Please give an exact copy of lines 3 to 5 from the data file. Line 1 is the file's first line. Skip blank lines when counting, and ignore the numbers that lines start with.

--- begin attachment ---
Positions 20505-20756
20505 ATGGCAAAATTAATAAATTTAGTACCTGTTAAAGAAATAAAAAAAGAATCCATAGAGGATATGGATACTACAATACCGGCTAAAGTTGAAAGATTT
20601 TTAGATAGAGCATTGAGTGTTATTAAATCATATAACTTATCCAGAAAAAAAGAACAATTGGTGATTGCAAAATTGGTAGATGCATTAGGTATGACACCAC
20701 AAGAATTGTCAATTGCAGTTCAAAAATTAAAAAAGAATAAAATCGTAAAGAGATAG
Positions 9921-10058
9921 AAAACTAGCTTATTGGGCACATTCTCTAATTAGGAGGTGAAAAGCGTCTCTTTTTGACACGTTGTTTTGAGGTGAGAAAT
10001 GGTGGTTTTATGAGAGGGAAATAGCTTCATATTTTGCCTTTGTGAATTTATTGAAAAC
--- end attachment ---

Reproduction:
20601 TTAGATAGAGCATTGAGTGTTATTAAATCATATAACTTATCCAGAAAAAAAGAACAATTGGTGATTGCAAAATTGGTAGATGCATTAGGTATGACACCAC
20701 AAGAATTGTCAATTGCAGTTCAAAAATTAAAAAAGAATAAAATCGTAAAGAGATAG
Positions 9921-10058